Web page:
"Lack of encryption of personal data is generally troubling, especially when the data is being stored on any mobile device with a 'steal me' bulls-eye on it," says Todd. "According to part of the AT&T e-mail, 'It was not encrypted, but the laptop was password protected. AT&T is currently in the process of encrypting such systems.' Good for them, but larger companies can sometimes have tens of thousands of systems to identify, plan for, and then execute an encryption process. It seems to me that they should have been 'in the process' a year ago.

"Even more troubling is that AT&T mentions that the laptop was password protected in their letter," he adds. "It might make some people feel better, but just password protection alone is generally considered a security joke."

The AT&T manager whose data was exposed sees an even larger issue in play here.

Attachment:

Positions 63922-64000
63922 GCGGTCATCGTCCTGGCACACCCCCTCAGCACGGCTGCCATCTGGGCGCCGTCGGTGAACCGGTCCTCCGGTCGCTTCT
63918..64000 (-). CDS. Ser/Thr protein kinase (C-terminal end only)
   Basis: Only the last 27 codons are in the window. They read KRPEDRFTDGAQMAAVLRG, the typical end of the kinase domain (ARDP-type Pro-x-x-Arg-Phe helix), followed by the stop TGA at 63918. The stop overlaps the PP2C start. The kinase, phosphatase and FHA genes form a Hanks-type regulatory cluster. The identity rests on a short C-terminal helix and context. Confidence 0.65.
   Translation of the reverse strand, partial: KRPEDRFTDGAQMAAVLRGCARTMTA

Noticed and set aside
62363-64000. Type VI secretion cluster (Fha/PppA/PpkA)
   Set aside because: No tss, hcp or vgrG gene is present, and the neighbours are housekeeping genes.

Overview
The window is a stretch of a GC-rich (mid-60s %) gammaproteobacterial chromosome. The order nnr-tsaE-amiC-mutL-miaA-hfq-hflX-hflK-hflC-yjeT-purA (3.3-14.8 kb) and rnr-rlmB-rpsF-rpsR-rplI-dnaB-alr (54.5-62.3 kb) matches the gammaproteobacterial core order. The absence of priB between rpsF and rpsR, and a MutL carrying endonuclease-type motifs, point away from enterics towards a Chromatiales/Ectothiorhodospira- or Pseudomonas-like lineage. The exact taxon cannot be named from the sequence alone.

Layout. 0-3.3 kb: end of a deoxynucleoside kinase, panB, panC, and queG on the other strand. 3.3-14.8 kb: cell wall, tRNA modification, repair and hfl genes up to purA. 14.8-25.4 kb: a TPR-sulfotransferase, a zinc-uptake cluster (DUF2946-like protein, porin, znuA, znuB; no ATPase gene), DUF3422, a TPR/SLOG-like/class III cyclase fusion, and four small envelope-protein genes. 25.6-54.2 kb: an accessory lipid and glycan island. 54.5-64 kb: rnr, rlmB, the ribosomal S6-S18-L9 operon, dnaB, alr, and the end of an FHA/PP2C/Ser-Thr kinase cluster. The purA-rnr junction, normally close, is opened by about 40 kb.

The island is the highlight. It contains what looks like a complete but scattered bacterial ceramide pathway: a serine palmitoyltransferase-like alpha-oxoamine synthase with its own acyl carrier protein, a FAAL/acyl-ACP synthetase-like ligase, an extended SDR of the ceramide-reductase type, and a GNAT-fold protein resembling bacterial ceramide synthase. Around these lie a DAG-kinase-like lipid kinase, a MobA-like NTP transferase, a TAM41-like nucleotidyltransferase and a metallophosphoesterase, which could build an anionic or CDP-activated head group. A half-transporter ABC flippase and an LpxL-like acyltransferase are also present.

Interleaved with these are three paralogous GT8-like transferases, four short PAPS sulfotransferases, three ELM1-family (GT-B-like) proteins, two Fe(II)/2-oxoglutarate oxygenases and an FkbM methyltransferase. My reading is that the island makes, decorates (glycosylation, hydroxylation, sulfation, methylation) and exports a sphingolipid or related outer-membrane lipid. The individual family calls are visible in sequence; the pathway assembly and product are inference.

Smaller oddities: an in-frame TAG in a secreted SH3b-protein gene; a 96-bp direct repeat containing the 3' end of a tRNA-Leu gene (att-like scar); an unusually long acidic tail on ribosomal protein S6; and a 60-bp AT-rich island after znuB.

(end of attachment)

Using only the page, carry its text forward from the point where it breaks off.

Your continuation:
"I receive company internal e-mails reminding me to contact our legislators about relieving the company of the burdens of regulation," he says. "What happened here shows the company isn't ready to have those burdens lifted."

Here's the meat of that Q&A from AT&T:

When and where did this happen?

The laptop was stolen on May 15 from an employee's vehicle, and the employee notified a supervisor upon discovering the theft. The case is under active police investigation; we're not providing any further details.

Why aren't you disclosing the location?

We believe that the theft was a random property crime and, in most of these cases, the hard-drive is wiped clean and the computer is re-sold for profit. We do not want to potentially notify the thief of the nature of the data on the hard-drive.

What kind of information was on the laptop?

The laptop contained a file listing names, Social Security numbers and salary and bonus payments for a number of AT&T management employees.

Has any of this personal information been compromised?

We have no reason to believe this information has been compromised. We are working closely with local law enforcement to investigate the crime and to attempt to recover the laptop.